Hollywood was still in shock as word spread over the weekend that celebrated director Tony Scott had committed suicide. The “Top Gun” and “True Romance” helmer died by jumping from the Vincent Thomas suspension bridge into the Los Angeles Harbor near Long Beach, California, on Sunday afternoon.
According to a report from the Coast Guard, Scott jumped from the south side of the bridge around 12:30 p.m. PT. The L.A. County coroner later revealed to local news outlets that Scott jumped “without hesitation.” Law enforcement officials said that a suicide note was found in Scott’s car, which was parked in one of the bridge’s southbound lanes. The contents of the note have not yet been released.
Authorities reportedly arrived on the scene shortly after 12:30 p.m., after a 911 call had been placed by a witness. Officers from the LAPD, the California Highway Patrol and the U.S. Coast Guard worked together to recover Scott’s body from the water around 4 p.m.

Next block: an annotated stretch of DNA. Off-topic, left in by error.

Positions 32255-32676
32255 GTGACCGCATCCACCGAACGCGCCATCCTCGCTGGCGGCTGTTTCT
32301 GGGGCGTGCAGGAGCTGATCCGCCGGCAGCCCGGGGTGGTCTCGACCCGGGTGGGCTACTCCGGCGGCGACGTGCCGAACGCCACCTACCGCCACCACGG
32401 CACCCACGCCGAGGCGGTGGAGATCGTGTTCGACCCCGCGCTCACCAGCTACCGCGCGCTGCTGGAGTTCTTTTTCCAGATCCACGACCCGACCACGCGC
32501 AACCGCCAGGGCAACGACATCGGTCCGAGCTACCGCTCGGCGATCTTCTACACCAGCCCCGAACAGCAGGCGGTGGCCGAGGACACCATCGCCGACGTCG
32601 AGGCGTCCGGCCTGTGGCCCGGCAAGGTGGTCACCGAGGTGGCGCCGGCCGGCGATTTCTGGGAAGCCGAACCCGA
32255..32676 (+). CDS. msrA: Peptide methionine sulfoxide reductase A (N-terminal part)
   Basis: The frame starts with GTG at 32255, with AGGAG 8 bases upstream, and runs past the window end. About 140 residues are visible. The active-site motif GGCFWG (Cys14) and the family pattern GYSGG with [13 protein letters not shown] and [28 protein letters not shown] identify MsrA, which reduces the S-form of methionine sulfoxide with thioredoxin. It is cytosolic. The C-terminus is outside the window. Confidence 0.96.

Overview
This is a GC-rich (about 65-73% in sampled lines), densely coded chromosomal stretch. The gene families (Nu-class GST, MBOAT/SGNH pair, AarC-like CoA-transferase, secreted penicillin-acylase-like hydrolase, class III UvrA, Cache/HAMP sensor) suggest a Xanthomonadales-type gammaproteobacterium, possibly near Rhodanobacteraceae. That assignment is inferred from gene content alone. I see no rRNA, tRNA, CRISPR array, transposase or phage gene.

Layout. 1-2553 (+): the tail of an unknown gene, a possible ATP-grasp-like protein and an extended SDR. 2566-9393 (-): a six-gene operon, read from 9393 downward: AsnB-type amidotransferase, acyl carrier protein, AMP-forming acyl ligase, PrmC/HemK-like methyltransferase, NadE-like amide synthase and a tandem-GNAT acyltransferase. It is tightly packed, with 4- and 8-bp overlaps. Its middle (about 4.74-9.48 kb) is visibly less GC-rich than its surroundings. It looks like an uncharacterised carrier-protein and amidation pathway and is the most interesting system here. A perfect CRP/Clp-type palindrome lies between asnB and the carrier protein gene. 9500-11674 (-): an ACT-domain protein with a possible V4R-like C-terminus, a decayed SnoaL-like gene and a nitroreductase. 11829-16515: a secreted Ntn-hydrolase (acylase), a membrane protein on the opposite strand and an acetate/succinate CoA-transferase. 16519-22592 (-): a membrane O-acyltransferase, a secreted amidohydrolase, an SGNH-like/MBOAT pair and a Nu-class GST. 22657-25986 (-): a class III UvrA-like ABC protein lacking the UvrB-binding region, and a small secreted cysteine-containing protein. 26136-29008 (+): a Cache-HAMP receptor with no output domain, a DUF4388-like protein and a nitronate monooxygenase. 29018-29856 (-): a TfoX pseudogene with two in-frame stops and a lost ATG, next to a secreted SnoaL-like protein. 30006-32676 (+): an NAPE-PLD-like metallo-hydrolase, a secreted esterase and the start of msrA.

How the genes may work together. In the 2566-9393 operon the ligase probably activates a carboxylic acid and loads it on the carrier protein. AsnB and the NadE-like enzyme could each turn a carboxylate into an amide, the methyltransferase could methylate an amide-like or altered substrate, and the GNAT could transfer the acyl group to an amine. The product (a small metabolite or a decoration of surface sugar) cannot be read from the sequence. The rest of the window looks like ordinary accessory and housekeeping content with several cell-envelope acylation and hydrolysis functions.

News of the director/producer’s death broke online late Sunday evening and “RIP Tony Scott,” quickly became a trending topic on Twitter, along with individual trending topics dedicated to several of Scott’s memorable films like “Days of Thunder,” “Top Gun,” “True Romance,” “Crimson Tide,” “Enemy of the State” and “The Last Boy Scout.”
Scott’s directing credits are numerous and he was an equally successful producer of TV and film alongside his brother, fellow director and producing partner Ridley Scott, with whom he operated the highly successful company ScottFree Productions. In addition to their film producing credits, the Scott brothers are responsible for the Emmy-nominated TV hit “The Good Wife,” “Numb3rs,” “The Pillars of the Earth” miniseries and the upcoming drama “Coma.”
Ridley has yet to make a public statement on the tragic news and a source close to the family told Deadline that they hope for the media to allow them time to grieve privately.
“We ask that the family’s privacy be respected at this time,” the source told the site.